Development pressures in Wolfville

Published on April 17, 2013
Amanda Jess

By Wendy Elliott


Developers appear to be lining up at the office of Wolfville development officer Gregg Morrison with proposals.

At the CDC meeting on April 17, two four-unit buildings at 359 Highland Avenue were on the agenda for discussion, along with a revisit of the Micro Boutique Living proposal for Main Street.

On April 18, there will be a second meeting to examine the development for 146 Gaspereau Avenue. It had been sent back to the committee by council in 2011, but a new concept for a 23-unit, three-storey building was submitted earlier this year.

Also on the agenda is a land use amendment to rezone a portion of Acadia University’s dykeland to allow for a compressed natural gas decanting station.

Morrison said there is backlog of projects waiting for approval from the committee. In May, he said, the former Fairfield School property will also be back on the table.

Currently, the renovated Peck family home has three acres of land behind it. The previous owner, Karen Malin, sought permission in 2010 to build 16 housing units on the property and the new owner is working on a proposal.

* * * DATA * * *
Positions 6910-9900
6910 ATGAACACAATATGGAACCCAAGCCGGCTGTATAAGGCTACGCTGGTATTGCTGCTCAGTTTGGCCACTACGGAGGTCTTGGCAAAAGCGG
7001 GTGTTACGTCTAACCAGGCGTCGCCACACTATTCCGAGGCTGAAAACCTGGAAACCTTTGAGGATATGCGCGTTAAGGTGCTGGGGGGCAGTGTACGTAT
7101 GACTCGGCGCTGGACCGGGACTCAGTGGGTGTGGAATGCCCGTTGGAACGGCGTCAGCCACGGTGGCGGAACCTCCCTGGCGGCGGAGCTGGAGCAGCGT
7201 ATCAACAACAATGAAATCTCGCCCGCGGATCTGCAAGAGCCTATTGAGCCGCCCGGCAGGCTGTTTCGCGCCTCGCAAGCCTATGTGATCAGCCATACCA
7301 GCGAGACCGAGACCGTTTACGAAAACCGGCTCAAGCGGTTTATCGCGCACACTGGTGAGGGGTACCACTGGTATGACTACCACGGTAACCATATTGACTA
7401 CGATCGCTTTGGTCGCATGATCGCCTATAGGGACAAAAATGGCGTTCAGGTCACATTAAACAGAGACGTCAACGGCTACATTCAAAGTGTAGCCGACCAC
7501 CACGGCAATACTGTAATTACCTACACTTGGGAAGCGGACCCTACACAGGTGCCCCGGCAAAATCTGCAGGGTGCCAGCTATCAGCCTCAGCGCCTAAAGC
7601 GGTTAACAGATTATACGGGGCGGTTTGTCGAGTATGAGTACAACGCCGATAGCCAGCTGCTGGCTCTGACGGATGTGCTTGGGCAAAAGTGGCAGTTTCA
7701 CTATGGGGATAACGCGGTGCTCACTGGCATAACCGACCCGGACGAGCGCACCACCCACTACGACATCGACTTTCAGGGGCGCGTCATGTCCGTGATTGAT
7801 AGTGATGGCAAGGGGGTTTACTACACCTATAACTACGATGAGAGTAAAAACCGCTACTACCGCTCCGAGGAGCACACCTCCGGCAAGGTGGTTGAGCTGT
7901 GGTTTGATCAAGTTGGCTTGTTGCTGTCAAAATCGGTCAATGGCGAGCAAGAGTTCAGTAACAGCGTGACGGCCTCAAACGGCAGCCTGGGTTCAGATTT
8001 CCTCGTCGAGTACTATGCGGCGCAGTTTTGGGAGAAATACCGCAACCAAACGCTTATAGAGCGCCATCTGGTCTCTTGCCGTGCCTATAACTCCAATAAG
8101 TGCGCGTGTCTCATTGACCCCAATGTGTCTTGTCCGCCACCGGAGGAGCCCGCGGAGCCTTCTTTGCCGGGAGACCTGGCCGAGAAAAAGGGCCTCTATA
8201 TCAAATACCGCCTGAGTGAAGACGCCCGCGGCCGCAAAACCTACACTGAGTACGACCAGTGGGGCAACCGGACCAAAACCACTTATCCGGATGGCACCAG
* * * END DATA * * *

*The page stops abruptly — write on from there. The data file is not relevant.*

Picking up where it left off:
Kent Field Estates has asked for its proposal to build two buildings on Hillside Avenue to be discussed as well. The developer wants to take down two existing buildings to construct new apartment buildings with a total of eight units.

Kent Field Estates is the owner of Blue Heron Court in Wolfville and a number of apartments near the Kingstec campus.


Linden Avenue proposal going to council


Recently, the Wolfville Committee Development Committee agreed with staff that a development proposal for four units at 23 Linden Avenue should go to council on May 2.

After some discussion and only one objection, Brad and Connie Hopgood’s application was deemed to be consistent with the Municipal Planning Strategy.

The Hopgoods had the as-of-right ability to convert the house to a two-unit building with the addition of a one-bedroom apartment in the third-storey attic. They have already built an external staircase to access it.

Their proposal is to accommodate four dwelling units on the three floors and in the basement, with a total of nine bedrooms.

The property is located within the town’s Architectural Control Area. The only objector, Paul Cabilio, expressed concern about the unsightliness of the staircase and whether it could be adequately screened from the neighbours.

Hopgood stated that structurally, the staircase could not go on the rear of the home.

Concern had been raised at the February CDC meeting by both the gallery and committee that that work appeared to have begun on the project prior to approval being granted.

At that time, the size and unsightliness of the exterior staircase and the amount of hard surface area for parking were objections raised by the public.

This house was built in 1895, during Wolfville’s building boom of the time. The first owner was a merchant, Angus S. Murray. Three generations of his family lived in the home successively while it was a single-family dwelling.